Edge City Collective
Germany has the Kammerflimmer Kollektief, and now the United States is throwing down the gauntlet with Edge City Collective. While the German group founded by Thomas Weber has mostly titles of their releases in their native language, Edge City has also adopted this style, naming this (their second in a series of three "improvised music murals") release after a mythical post-industrial highway fabled to have been a free trade route for ideas running along the underbelly of conformist culture. It sounds like a bunch of heady ideas, but the fact remains that you could call it a bunch of friends getting together and playing music and it would still sound the same.
Comprised of 11 different people, one might think that the group would be a little overwhelming, but instead of functioning as one huge mass of sound, most of the time members hop in and out of different tracks, adding their part and letting everyone hop in and have some fun. Because of this, the album is also highly varied, with quiet introspective acoustic tracks, as well as ones that are on the border of complete freakout. Stretched out over 24 tracks that run almost 69 minutes long, it's also a release that never really sticks to one idea for very long.
The first four tracks are a perfect example of just what you're getting into with the group. The release opens up with the minute and a half long "Hammerschlag," which drives along with two different saxophones, a violin, an accordian, and a synth part that would be almost maddening if the track were any longer. From there, the group jumps into "Wolkenbrusch," which mixes saxophone and dark synth waves over the tribal sounding percussion of a doumbek. Then, it's onto the new-age-gone-bad sounds of "Jezihohana" before the group hits with one of the best songs on the disc. "Rencontre" again mixes some light tribal percussion in with beautiful violin and acoustic guitar for a soothing and captivating track.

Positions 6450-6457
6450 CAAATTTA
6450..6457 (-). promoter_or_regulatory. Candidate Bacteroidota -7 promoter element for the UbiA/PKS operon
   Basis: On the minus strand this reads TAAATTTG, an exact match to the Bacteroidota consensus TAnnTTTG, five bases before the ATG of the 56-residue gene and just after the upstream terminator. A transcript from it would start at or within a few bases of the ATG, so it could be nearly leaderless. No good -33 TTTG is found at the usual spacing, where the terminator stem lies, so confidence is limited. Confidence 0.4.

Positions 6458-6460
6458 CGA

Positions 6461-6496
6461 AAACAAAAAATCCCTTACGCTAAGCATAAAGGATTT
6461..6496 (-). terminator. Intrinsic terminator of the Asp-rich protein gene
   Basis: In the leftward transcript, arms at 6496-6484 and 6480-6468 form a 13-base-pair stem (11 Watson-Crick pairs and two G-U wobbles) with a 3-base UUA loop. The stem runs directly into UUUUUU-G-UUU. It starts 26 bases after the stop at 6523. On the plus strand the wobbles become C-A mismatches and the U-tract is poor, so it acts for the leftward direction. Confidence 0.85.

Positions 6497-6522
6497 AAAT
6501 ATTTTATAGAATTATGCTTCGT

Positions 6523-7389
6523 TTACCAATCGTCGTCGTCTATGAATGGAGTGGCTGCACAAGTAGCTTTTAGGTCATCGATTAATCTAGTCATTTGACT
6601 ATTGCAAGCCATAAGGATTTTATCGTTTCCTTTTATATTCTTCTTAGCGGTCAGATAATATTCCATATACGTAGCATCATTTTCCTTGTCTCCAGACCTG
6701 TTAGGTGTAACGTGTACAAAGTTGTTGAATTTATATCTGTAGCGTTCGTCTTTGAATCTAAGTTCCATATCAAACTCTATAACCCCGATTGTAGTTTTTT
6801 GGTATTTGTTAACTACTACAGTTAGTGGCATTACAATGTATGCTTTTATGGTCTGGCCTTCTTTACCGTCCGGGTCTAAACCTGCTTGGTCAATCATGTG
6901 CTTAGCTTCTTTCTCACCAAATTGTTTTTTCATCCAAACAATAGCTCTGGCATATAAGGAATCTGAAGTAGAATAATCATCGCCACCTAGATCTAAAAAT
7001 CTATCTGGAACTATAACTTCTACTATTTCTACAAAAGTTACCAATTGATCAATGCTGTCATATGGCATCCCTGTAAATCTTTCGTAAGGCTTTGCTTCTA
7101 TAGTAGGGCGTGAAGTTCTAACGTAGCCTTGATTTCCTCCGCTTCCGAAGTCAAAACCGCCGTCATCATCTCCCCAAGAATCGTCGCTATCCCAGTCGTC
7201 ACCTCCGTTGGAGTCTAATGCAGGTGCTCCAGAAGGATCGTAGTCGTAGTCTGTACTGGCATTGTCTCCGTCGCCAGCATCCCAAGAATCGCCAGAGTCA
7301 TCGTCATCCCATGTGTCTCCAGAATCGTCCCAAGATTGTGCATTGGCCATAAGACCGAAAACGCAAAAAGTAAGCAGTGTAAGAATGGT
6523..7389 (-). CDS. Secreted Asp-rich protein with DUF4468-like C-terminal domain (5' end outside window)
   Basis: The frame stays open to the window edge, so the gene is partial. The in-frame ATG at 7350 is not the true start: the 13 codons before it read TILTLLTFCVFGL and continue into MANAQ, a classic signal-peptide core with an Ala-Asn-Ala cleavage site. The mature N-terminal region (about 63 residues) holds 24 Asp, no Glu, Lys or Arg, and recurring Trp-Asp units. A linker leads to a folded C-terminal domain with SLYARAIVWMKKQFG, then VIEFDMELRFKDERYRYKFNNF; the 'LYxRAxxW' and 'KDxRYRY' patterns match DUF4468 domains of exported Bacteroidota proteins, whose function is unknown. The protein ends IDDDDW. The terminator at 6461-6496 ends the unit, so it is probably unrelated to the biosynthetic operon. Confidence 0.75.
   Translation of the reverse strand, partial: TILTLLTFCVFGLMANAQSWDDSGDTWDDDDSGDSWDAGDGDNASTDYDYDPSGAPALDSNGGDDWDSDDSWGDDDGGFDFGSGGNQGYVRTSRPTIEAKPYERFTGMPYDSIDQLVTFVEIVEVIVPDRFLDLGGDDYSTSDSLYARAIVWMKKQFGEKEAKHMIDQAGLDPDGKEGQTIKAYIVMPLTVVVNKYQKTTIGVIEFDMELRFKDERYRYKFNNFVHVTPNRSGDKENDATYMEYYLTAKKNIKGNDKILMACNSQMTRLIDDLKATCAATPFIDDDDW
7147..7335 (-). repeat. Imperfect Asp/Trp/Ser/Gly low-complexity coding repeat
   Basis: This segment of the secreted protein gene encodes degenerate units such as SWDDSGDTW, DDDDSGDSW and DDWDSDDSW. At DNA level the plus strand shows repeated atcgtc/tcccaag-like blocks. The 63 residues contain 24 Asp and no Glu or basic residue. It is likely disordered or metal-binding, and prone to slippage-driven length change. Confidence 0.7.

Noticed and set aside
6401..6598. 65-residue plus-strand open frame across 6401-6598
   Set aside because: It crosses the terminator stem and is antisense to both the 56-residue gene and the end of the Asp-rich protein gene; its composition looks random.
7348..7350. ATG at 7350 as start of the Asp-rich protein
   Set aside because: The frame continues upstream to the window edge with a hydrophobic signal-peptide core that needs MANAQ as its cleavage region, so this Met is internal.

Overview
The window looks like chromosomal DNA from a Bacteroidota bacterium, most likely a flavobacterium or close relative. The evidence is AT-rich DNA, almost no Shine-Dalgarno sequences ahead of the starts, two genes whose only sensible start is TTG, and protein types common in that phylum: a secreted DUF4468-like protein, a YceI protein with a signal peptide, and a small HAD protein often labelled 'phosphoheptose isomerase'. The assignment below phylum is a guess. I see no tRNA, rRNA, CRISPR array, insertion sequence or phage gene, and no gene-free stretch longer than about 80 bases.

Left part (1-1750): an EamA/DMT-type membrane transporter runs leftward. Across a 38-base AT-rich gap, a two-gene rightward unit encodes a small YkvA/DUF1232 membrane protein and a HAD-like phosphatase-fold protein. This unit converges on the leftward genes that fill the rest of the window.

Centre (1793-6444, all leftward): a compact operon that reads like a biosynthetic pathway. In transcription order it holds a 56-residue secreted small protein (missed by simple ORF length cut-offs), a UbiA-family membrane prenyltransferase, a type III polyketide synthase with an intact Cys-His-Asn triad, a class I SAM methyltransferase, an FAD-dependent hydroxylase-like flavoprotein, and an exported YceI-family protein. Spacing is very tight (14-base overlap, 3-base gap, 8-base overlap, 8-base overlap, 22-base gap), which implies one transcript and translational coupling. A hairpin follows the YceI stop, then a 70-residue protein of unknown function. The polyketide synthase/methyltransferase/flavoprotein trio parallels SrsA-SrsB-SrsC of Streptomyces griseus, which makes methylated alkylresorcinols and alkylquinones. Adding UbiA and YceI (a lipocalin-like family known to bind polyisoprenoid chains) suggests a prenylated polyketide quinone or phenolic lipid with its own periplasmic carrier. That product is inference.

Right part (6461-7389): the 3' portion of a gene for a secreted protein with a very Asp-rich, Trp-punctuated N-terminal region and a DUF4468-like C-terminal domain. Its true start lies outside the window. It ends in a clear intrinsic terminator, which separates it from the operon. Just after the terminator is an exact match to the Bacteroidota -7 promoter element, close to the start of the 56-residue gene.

From there, the disc is back into more of the same experiments in sound. "Phasengranze" sounds like a drunken street-corner band heard layered through reeling effects while the album-titled track "Komischstrasse" starts out with an answering machine message in German and turns into a silly, Parisian-sounding romp with accordians, upright bass, and saxophone. The group is still at their best when doing more traditional sounding tracks (like the excellent "Beledara"), but there are definitely shining moments in some of the experimental tracks as well.
In the end, how well you stomach the release will depend on your reaction to improvised music itself. While there is a backbone of tracks with rhythm and melody that sort of hold the release together, the majority of the nearly 70 minutes is comprised of more free-form styled stuff. 28 seconds of accordion skronks are even given their own track title of "Schnellflut," which should give you sort of an idea of what you're getting into. Some interesting stuff, but I'm left wondering what they'd sound like if they refined things a little more.